THOUSAND OAKS, Calif.— Professor Marta Garza-Laird, retired counselor and musician Doris Sahota, and Julienne Cormier, dancer and 8th-grade student, saw Shen Yun Performing Arts at the Fred Kavli Theatre on March 19.
“It was very well done,” said Ms. Sahota. “It all fit together very beautifully.”
Marta Garza-Laird was among the founding faculty member of Oxnard College and is involved in Teatro de las Américas, a theater company that creates live stage productions that are accessible to English and Spanish speakers. Doris Sahota is retired, but still teaches part-time at Oxnard College and also plays piano and pipe organ. Julienne Cormier is a student of the MacKinnon Dance Academy.
Shen Yun Performing Arts was established in 2006 in New York with the goal of reviving the true, divinely inspired culture of China through the universal language of music and dance and sharing it with the world, according to the company’s website.
As a musician, Ms. Sahota noticed the music in the performance was composed especially for Shen Yun, and she was impressed with the live, full orchestra, which incorporates both Eastern and Western instruments.
“What was fascinating was the combination of the music of the Western and Eastern themes,” she said. “Because I’m very familiar with music, they fit together beautifully.”
As a young dancer, Ms. Cormier was overwhelmed by the skill of Shen Yun’s dancers.
“The women, you could see the strength in them, the fluidity, and then they’re all together and their endurance, their flexibility, so overwhelming,” she said. “Then the men are so strong and their endurance is amazing, so powerful.”
Ms. Sahota enjoyed the interaction of Shen Yun’s artists with the unique digital backdrop. During the production, some dancers appear to jump into or out of the background, and she said it must have taken a lot of practice to coordinate. She also liked the storytelling through the dances.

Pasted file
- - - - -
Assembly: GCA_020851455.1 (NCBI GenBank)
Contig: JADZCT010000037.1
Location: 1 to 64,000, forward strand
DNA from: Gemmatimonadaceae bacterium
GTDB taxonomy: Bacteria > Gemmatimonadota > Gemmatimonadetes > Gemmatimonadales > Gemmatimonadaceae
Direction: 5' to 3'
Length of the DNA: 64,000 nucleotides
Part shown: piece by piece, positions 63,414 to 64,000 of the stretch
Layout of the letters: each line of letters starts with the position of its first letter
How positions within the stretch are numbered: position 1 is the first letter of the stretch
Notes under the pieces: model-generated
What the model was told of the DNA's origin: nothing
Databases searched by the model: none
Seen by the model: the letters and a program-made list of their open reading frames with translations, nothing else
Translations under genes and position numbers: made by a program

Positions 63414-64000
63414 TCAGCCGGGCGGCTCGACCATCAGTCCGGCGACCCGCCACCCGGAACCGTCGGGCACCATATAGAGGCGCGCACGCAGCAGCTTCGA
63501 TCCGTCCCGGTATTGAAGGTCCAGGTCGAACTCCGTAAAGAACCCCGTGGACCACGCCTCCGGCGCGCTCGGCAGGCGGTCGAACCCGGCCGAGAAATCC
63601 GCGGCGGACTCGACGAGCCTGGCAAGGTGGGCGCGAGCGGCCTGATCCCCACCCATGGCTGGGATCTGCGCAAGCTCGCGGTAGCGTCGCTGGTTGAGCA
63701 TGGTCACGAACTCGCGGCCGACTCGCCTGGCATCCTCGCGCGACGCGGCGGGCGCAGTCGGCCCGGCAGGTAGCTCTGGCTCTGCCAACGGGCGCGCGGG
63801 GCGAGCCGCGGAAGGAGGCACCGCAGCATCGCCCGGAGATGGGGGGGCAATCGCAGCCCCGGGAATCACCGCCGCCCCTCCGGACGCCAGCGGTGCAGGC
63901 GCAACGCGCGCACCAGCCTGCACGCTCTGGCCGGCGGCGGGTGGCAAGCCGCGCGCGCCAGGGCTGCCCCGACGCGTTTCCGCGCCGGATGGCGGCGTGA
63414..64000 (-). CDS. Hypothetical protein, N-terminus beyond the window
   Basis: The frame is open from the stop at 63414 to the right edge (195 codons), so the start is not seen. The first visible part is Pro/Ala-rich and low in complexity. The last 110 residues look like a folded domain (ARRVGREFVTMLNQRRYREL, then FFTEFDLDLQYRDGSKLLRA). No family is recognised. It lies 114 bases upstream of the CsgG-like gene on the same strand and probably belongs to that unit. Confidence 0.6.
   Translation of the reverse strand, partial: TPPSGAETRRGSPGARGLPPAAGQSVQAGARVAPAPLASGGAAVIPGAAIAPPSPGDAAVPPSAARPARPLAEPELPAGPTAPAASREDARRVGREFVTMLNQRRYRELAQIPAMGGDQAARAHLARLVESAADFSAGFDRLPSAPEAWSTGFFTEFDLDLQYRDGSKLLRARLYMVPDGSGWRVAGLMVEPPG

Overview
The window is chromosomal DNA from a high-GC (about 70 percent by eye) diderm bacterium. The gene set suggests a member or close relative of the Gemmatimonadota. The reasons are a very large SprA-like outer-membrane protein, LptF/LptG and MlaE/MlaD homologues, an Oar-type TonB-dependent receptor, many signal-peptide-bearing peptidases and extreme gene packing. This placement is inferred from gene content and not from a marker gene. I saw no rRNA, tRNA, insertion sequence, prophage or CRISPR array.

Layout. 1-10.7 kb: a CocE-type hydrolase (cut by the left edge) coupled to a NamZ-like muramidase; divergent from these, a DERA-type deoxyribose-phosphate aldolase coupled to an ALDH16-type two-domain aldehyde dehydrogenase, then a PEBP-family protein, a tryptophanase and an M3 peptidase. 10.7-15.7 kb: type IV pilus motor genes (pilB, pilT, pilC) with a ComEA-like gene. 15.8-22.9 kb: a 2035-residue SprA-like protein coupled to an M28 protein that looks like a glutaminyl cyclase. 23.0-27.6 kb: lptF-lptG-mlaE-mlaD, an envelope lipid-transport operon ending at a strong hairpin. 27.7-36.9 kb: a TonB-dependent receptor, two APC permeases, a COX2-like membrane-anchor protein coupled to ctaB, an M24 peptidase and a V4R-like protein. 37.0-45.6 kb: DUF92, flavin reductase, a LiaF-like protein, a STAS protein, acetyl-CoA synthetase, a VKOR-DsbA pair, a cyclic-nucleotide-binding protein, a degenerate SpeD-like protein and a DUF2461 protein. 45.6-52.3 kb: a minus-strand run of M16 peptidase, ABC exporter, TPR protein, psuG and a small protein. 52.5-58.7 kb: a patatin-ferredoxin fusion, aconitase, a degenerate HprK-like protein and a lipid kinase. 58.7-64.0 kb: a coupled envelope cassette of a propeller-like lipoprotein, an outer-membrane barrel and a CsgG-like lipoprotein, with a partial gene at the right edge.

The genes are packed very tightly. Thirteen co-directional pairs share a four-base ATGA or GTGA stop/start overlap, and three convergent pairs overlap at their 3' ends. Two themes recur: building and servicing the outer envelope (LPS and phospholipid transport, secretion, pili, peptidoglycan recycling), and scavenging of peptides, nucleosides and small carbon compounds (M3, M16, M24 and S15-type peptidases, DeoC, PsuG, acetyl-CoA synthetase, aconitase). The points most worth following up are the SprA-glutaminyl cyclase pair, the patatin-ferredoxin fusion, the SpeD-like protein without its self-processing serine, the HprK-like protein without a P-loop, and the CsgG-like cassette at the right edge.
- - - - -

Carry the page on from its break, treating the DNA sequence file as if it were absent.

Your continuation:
“I had never seen anything like that,” she said. “It was so smoothly done. I was just imagining it took an immense amount of rehearsal to have such a smooth transition in telling these stories. That was great fun, and also the fact that you don’t have to have words to tell stories. You can tell stories with movement, with your body, with music.”
Ms. Cormier noticed there was a lot of spirituality in the performance and Chinese culture, and Ms. Garza-Laird also felt a spiritual message.
“I felt the calmness, the tranquility, the spirituality,” said Ms. Garza-Laird. “I was feeling that with some of the dances … I think this is probably the thrust of the show.”
Ms. Sahota said she got very emotional several times during Shen Yun’s performance thinking about how such a beautiful culture was in danger of being lost, and she found parallels between preserving Chinese culture and preserving other cultures.
“We have a lot of wonderful tradition in Oxnard College of the Mexican dances and music,” she said. “If we don’t have these programs, then we’re losing them, and how sad that is that we would lose them.”
Ms. Sahota said she could see the only thing holding people back from preserving these ancient traditions was the pursuit of so-called modernization and also temporary self-gratification.
“We can do it through music and through spirituality, what’s holding us back? Money, right? It’s money. It’s an attainment of something that’s temporary. So the message really hit my values, really spoke to my values.”
Reporting by NTD Television and Sarah Le
New York-based Shen Yun Performing Arts has four touring companies that perform simultaneously around the world. For more information, visit Shen Yun Performing Arts.
The Epoch Times considers Shen Yun Performing Arts the significant cultural event of our time. We have proudly covered audience reactions since Shen Yun’s inception in 2006